Has gay online dating gone too far?

Model, personal trainer and fitness author, Ryan Greasley reflects on how the dating scene has evolved with technology to what it is today.

Generation Y seems to be too busy for dating and would rather hook up through the numerous apps out there over taking the leap and approaching someone in person – according to the 2016 Sydney Gay Community Periodic Survey, out of 3015 men, 49.5 per cent met their male sex partners on a mobile app like Grindr and 31.7 per cent met their male sex partners on the internet.

Using the medium of speech to communicate, investing quality time and building a relationship, that so many of the previous generation did, have fallen out of favour.

Adults of today are redefining the rules of dating. First wine and dine, then after, (providing the date went well) bump and grind. Long gone are the days where grinding was frowned upon by those out of wedlock, but have we gone too far in the opposite direction?

“First wine and dine, then after, (providing the date went well) bump and grind.”

Teens and adults alike are throwing the old rule book out the window and saving themselves time and money by going straight to hitting that home run. Admit it, many of us have been there. Is it easy for us to be this way because of the technology we have at our fingertips? Is it easier to get too ahead of ourselves while hiding behind a screen?

The dating game can be very long and drawn-out – for some, it can be exhausting and soul destroying. Do any of us have the time for that these days? In the past, it was common for people to meet their partners through family, friends, networking, university or school.

The internet has changed our world and completely revolutionised everything, but has it completely killed off the way we date and interact with each other? I believe so!

Many gay guys at some stage in our lives have had an account on a dating app, we enjoy the anonymity and ability to write a ‘bio’. We set our parameters to our desires and filter out the things we perceive we don’t like or want in a potential hook-up or partner.

With the popular increase in dating apps such as Grindr, Scruff and Tinder, to name a few, a recent study in the US has shown that from 5500 people across a diverse background aged between 18-34 years old, 34 per cent of singles have had sex before a proper first date.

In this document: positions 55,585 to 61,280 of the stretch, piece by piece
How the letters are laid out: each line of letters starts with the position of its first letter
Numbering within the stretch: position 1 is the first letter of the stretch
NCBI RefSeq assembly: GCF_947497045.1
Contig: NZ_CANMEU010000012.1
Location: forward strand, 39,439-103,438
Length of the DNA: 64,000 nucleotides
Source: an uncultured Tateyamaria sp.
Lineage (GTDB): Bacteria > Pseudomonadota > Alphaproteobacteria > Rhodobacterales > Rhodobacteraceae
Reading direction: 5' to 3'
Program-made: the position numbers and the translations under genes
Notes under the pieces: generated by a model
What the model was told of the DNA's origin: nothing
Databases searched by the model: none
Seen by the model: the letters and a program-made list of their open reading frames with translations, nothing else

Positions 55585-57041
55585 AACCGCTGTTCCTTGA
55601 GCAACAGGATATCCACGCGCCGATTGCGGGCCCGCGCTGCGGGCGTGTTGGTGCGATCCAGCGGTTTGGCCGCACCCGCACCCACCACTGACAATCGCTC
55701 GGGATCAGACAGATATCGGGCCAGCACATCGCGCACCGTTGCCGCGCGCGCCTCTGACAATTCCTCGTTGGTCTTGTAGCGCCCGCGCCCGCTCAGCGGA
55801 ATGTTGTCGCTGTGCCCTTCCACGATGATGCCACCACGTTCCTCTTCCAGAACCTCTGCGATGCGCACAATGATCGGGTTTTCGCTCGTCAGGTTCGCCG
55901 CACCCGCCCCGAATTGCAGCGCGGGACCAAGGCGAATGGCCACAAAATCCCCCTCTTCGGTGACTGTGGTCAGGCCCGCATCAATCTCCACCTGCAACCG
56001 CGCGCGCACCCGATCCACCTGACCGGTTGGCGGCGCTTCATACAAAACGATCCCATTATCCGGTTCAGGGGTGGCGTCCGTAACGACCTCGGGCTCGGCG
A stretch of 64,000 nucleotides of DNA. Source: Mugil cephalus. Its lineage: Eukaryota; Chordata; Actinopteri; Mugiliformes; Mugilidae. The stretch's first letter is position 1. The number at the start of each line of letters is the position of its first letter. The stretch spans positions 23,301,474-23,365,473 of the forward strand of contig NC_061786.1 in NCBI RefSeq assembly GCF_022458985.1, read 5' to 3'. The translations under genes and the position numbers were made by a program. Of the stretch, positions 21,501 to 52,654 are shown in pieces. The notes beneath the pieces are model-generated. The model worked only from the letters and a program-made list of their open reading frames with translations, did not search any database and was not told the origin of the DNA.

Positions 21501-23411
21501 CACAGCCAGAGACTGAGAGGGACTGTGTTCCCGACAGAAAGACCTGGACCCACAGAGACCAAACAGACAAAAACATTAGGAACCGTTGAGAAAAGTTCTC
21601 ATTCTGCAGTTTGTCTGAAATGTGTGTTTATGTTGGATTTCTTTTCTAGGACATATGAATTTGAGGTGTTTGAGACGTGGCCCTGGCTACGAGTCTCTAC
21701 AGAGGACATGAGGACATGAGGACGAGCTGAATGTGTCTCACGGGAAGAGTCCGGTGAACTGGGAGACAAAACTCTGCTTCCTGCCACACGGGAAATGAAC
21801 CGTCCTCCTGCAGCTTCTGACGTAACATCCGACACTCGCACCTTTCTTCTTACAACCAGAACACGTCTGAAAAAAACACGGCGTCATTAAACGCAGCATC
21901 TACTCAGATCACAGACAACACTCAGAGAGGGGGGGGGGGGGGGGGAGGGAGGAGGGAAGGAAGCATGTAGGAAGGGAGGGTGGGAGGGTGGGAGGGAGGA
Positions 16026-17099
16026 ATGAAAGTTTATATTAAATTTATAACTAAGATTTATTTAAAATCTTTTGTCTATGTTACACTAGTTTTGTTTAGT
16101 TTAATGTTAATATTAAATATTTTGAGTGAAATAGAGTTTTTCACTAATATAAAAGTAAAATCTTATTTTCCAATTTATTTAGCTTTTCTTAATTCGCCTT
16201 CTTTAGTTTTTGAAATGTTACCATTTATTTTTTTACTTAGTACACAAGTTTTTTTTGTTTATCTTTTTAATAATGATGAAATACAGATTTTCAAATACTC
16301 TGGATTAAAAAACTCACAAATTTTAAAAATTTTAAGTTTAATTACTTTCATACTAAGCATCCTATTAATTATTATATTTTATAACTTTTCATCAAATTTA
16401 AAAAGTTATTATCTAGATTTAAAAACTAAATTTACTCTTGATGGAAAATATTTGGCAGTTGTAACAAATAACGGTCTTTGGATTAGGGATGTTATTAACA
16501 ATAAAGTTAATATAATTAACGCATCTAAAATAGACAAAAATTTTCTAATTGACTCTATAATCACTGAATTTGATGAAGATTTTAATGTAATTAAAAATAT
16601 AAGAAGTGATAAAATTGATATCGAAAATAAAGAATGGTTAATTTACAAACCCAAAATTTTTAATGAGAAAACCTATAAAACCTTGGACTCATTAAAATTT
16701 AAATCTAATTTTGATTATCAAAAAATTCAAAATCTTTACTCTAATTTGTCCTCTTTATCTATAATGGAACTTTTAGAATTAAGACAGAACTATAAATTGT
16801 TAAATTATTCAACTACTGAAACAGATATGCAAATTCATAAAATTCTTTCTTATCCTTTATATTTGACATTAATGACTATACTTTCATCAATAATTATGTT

With 48 per cent of the data being collected from people belonging to Generation Y, it highlighted how they are preferring to use sex as a means of filtering out people they aren’t interested in long-term, finding out if there is a physical connection before going on a first date, or simply having a no-strings hook up.

“Is it easier to get too ahead of ourselves while hiding behind a screen?”

Many adults are very caught up in getting ahead in life and creating their own success stories, and perhaps the romance aspect of a young adult’s life isn’t as important as it was in the last millennium.

Without these apps giving us the chance to fast forward the ‘getting to know you’ time involved in dating, would the dating scene be on the verge of extinction?

The disconnect between our neighbours and the digitally-geared lives some of us lead in a social-media-dominated world has never been so stark – I implore you, today, tomorrow and going forward, to say hi to your neighbour, speak to that guy at the gym or the one who serves you at the local store.

At the very least, you will brighten someone’s day but maybe, just maybe, that personal interaction will be the start of something so much more.

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  1. Absolutely true. As you say I have been there, in that time when some interaction was still required. New ways has opened new ways to meet people, but not necessarily better. We are losing the capability to talk, to really meet people. These are times where it is easier and faster to know somebody genital’s than the favorite meal, color, movie or thoughts. And that is sad. I think never “turn back” had more sense than now, in that aspect. Sex is good. It’s important. Even casual sex it’s part of living. But to become sex in your presentation card… To ignore or not giving importance to real contact… Too far.

  2. I agree with u i joined a site recently and i was the only one with a picture of my face but just going up to total strangers sounds scary but ill give it a try thank u no matter the outcome

  3. I agree with this 100%!! I joined a dating site because in my town there aren’t many out guys and it was a lot easier to meet guys, but none of them are interested in getting to know one another, they just want to skip dinner and go straight to dessert. It sucks because I desire to have a genuine connection with people and build a relationship the old fashioned way.

  4. This is a pointless article which does not actually convey any message apart from asking numerous rhetorical questions and stating statistics on online dating. Just because the author does not enjoy online dating, an opinion he is perfectly entitled to, it does not mean that the world is on the cusp of losing the dating scene. It’s frankly nonsense.

    Additionally the article refuses to articulate any sort of evaluative discussion on the matter by ignoring the benefits and success stories that online dating has brought about. The number of individual stories of people finding love and lifelong partners through online platforms is amazing and something that should be admired if we want to live in a world with love and happiness.

    1. It is pricisely as a result of this article an dd others like them that I have faith in the current crop of gay men to learn from their mistakes and become better than their predecessors. Thank you Ryan for your kindness and I hope the love you seek comes your way, if it hasn’t already.

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